Mr. Speaker, this has nothing to do with government business and that continues to be the practice of the Liberal Party. It talks about imaginary and fictitious scandals that do not exist, to condemn patronage appointments that were never made, and to be upset about interference in court cases that never occurred. Why? It is because the Liberals would have done all those things.

Why do they talk about those things, the scandals, instead of about public policy? It is because they cannot make any decisions.

In fact, when we look at the leader of their party, it is very simple. His position is clear. Once he has made up his mind, he is full of indecision.

Canada-U.S. RelationsOral Questions

2:45 p.m.

Liberal

Navdeep Bains Liberal Mississauga—Brampton South, ON

Mr. Speaker, the job of the Canadian Ambassador to Washington is our most sensitive diplomatic post, so sensitive that the Prime Minister usually appoints someone who he can trust to manage such an important relationship.

Yet, it seems our current Ambassador, Michael Wilson, forgot the first rule of diplomacy, knowing when to keep his mouth shut. By leaking confidential conversations to the media, Michael Wilson directly interfered in the American Democratic primary. Will the Prime Minister bring Michael Wilson back from Washington before he causes another incident?

Canada-U.S. RelationsOral Questions

2:45 p.m.

Beauce Québec

Conservative

Maxime Bernier ConservativeMinister of Foreign Affairs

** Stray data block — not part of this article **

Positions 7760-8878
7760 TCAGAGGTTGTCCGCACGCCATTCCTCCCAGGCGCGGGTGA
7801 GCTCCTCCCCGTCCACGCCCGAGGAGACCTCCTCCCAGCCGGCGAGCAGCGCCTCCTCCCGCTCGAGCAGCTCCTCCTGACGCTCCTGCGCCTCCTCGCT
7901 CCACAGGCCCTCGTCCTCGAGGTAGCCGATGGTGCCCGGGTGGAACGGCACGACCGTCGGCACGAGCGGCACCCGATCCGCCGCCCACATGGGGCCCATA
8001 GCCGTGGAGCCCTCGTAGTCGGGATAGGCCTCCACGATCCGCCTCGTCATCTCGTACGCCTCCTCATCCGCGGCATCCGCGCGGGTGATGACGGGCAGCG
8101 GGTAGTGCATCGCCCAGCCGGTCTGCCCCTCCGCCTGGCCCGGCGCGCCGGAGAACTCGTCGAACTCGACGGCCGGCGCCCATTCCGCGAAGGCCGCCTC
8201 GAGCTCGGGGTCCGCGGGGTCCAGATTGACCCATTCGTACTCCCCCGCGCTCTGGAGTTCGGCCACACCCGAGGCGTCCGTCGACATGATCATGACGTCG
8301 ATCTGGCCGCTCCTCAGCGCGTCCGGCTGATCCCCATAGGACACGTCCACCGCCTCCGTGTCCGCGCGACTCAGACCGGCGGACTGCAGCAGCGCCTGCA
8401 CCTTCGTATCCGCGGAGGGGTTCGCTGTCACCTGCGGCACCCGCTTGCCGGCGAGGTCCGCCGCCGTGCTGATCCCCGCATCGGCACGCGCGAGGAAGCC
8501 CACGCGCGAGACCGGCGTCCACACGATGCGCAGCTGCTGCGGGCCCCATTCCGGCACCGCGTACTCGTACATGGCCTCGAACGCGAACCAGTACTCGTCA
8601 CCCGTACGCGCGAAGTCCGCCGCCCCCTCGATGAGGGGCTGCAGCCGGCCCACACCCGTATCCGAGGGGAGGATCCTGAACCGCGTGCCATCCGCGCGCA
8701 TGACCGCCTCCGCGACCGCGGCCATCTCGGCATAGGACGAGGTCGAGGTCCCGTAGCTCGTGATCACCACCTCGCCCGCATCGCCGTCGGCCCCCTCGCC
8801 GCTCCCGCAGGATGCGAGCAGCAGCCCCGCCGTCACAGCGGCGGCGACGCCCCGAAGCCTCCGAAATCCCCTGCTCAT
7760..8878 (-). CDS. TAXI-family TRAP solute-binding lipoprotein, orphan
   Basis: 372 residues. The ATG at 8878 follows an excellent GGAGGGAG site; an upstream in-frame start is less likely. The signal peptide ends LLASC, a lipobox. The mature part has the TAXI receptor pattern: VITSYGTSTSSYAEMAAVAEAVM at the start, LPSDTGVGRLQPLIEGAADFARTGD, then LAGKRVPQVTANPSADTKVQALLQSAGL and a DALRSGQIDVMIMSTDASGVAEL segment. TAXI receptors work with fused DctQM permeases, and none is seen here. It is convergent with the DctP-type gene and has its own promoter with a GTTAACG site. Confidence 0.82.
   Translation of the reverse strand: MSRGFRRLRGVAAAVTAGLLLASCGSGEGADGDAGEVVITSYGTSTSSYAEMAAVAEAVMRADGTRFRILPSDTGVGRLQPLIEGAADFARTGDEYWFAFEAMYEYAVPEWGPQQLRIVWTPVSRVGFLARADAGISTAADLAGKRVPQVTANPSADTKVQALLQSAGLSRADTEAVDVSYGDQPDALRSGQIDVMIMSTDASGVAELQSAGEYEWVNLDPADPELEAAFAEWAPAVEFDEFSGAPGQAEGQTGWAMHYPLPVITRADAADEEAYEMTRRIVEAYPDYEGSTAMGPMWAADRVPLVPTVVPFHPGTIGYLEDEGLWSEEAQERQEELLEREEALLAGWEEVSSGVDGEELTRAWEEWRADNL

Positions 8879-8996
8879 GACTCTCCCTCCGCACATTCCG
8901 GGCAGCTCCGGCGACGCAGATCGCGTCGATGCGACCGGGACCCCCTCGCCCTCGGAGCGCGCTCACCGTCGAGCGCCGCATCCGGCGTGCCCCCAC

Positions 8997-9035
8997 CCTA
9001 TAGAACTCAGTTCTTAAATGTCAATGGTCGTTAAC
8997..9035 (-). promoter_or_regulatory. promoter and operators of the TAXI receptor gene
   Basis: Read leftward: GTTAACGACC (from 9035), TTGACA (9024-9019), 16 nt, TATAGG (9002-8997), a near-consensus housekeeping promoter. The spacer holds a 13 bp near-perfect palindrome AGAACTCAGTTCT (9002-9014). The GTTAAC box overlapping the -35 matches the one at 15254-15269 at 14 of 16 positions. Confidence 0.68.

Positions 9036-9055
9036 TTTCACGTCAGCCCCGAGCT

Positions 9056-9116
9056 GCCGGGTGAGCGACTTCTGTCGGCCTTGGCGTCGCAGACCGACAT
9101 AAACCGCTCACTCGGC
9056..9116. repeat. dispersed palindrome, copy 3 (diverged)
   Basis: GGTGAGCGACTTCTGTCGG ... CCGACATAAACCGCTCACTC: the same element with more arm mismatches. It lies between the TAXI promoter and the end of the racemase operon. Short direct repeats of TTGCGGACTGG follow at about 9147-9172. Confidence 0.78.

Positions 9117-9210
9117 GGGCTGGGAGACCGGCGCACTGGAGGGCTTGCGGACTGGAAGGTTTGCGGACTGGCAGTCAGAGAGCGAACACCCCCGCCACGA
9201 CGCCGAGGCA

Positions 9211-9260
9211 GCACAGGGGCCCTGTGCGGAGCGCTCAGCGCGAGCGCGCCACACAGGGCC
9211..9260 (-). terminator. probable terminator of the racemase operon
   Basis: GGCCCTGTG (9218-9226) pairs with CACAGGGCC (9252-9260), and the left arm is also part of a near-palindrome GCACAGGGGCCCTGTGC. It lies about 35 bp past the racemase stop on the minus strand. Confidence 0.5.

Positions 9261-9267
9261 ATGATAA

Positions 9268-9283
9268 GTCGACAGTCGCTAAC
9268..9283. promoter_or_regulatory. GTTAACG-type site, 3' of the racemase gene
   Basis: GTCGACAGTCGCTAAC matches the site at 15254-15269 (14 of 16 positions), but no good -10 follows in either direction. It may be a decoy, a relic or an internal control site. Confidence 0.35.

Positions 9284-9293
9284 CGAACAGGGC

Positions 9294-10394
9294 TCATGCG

Mr. Speaker, we are taking this matter very seriously. This is why the Clerk of the Privy Council is carrying out an investigation right now. We are being a responsible government and we are going to get to the bottom of this investigation.

Canada-U.S. RelationsOral Questions

2:45 p.m.

Liberal

Navdeep Bains Liberal Mississauga—Brampton South, ON

Mr. Speaker, the Conservatives are so desperate they are trying to sweep this issue under the rug.

For days now I have asked the Prime Minister to be clear about who is under investigation for the multiple leaks of sensitive diplomatic conversations. At least two of these leaks came from the Prime Minister's inner circle: chief of staff Ian Brodie and Ambassador Michael Wilson. Yet, the government has refused to clearly state whether they are under investigation.

I will ask my question again. Are Ian Brodie and Michael Wilson under investigation? Will the Prime Minister ask them to step aside, yes or no?

Canada-U.S. RelationsOral Questions

2:45 p.m.

Beauce Québec

Conservative

Maxime Bernier ConservativeMinister of Foreign Affairs

Mr. Speaker, we cannot prejudge the outcome of the investigation. The investigation is underway, led by the Clerk of the Privy Council. We will see the results in due course.

Foreign AffairsOral Questions

2:45 p.m.

Conservative

Ed Fast Conservative Abbotsford, BC

Mr. Speaker, our Canadian government has expressed concern for the ongoing violence in Sudan and Chad. The situation is destabilizing the region and no one wants to see the violence escalate.

As a prosperous and caring nation, Canada has an obligation to help those in need. We know that when lives are threatened, every second counts. Reports have suggested that thousands of refugees are in desperate straits.

Can the Minister of International Cooperation tell the House if the government has offered any humanitarian assistance to the region?

Foreign AffairsOral Questions

2:45 p.m.

Durham Ontario

Conservative

Bev Oda ConservativeMinister of International Cooperation

Mr. Speaker, our government knows that the ongoing violence and instability in Chad and Darfur is devastating the lives of millions.